NEW YORK (AFP) - George Pataki, the former governor who led New York during the Sept 11, 2001 attacks, on Thursday threw his hat into the crowded ring of Republicans running for the White House.
Announcing his bid for the presidency in a brief video, the 69-year-old centrist made an emotional appeal for national unity and promised to make America great once again.
"What unites us is so much more important than what might seem superficially to divide us. If we are to flourish as a people we have to fall in love with America again," he said.
The son of a postman, Pataki studied at Yale University and Columbia Law School. He played up his centrist credentials as a leader who could get things done across the United States' fraught party lines.
"I was a Republican governor in a very deep blue state, the state of New York and I was governor for three terms and it's because, at the end, people realised my vision was not a partisan vision; it was a vision about people, about what we could accomplish together."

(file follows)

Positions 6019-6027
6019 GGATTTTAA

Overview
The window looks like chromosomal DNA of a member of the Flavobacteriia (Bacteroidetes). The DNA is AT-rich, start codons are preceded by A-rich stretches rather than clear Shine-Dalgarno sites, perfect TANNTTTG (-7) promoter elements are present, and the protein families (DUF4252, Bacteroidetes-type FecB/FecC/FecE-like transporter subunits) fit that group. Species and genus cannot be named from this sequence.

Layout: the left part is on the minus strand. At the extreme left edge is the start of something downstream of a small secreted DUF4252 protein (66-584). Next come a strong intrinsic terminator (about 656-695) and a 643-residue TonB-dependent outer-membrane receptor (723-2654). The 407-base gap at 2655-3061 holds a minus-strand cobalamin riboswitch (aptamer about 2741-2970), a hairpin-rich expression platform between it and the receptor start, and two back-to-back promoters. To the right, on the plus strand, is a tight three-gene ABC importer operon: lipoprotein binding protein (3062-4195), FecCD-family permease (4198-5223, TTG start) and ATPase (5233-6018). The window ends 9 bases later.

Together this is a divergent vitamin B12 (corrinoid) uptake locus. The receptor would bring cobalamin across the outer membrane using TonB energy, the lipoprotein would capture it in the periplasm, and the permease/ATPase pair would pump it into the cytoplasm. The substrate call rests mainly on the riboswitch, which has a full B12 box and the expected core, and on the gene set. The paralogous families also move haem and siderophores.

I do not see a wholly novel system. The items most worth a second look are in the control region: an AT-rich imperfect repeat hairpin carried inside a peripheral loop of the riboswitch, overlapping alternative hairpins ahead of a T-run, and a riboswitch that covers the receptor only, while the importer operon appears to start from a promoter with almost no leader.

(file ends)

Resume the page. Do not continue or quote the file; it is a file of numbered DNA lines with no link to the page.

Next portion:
His video closed with images of the new World Trade Center, the highest office building in the Western Hemisphere built after the 9/11 attacks and which Pataki was the first to name "Freedom Tower."
It marks a first White House bid for Pataki, who was an ardent supporter of America's last Republican president, George W. Bush and who has long flirted with the idea of contesting the presidency.
Married to Libby for 41 years, the couple have four children, including two sons who served in the US military in Iraq and Afghanistan, and a daughter who is a best selling novelist.
"Washington has grown too big, too powerful, too expensive and too intrusive," said Pataki. "It is time to stand up, protect our freedom and take back this government." More than a dozen prominent Republicans have already announced their bid to win the party's nomination for the 2016 election.